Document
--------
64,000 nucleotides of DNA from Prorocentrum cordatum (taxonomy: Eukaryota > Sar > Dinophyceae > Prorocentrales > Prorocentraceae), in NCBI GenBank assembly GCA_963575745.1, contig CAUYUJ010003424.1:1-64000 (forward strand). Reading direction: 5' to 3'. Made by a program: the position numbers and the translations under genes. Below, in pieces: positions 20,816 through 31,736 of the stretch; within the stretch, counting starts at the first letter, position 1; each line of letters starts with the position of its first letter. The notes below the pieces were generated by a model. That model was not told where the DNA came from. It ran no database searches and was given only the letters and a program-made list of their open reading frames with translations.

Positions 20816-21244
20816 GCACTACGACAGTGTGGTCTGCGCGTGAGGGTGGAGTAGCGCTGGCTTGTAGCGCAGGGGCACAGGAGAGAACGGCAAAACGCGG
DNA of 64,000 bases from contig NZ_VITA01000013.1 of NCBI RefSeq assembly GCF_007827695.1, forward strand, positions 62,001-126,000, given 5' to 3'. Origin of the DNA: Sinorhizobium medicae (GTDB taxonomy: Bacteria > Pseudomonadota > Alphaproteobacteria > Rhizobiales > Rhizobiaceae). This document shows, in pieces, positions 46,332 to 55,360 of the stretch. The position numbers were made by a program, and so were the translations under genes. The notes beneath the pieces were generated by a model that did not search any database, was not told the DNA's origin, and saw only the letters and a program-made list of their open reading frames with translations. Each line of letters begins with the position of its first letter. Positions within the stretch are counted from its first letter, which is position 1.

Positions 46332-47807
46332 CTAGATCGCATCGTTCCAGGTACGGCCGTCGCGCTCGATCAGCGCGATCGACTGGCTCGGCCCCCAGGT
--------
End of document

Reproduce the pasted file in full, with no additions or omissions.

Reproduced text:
64,000 nucleotides of DNA from Prorocentrum cordatum (taxonomy: Eukaryota > Sar > Dinophyceae > Prorocentrales > Prorocentraceae), in NCBI GenBank assembly GCA_963575745.1, contig CAUYUJ010003424.1:1-64000 (forward strand). Reading direction: 5' to 3'. Made by a program: the position numbers and the translations under genes. Below, in pieces: positions 20,816 through 31,736 of the stretch; within the stretch, counting starts at the first letter, position 1; each line of letters starts with the position of its first letter. The notes below the pieces were generated by a model. That model was not told where the DNA came from. It ran no database searches and was given only the letters and a program-made list of their open reading frames with translations.

Positions 20816-21244
20816 GCACTACGACAGTGTGGTCTGCGCGTGAGGGTGGAGTAGCGCTGGCTTGTAGCGCAGGGGCACAGGAGAGAACGGCAAAACGCGG
DNA of 64,000 bases from contig NZ_VITA01000013.1 of NCBI RefSeq assembly GCF_007827695.1, forward strand, positions 62,001-126,000, given 5' to 3'. Origin of the DNA: Sinorhizobium medicae (GTDB taxonomy: Bacteria > Pseudomonadota > Alphaproteobacteria > Rhizobiales > Rhizobiaceae). This document shows, in pieces, positions 46,332 to 55,360 of the stretch. The position numbers were made by a program, and so were the translations under genes. The notes beneath the pieces were generated by a model that did not search any database, was not told the DNA's origin, and saw only the letters and a program-made list of their open reading frames with translations. Each line of letters begins with the position of its first letter. Positions within the stretch are counted from its first letter, which is position 1.

Positions 46332-47807
46332 CTAGATCGCATCGTTCCAGGTACGGCCGTCGCGCTCGATCAGCGCGATCGACTGGCTCGGCCCCCAGGT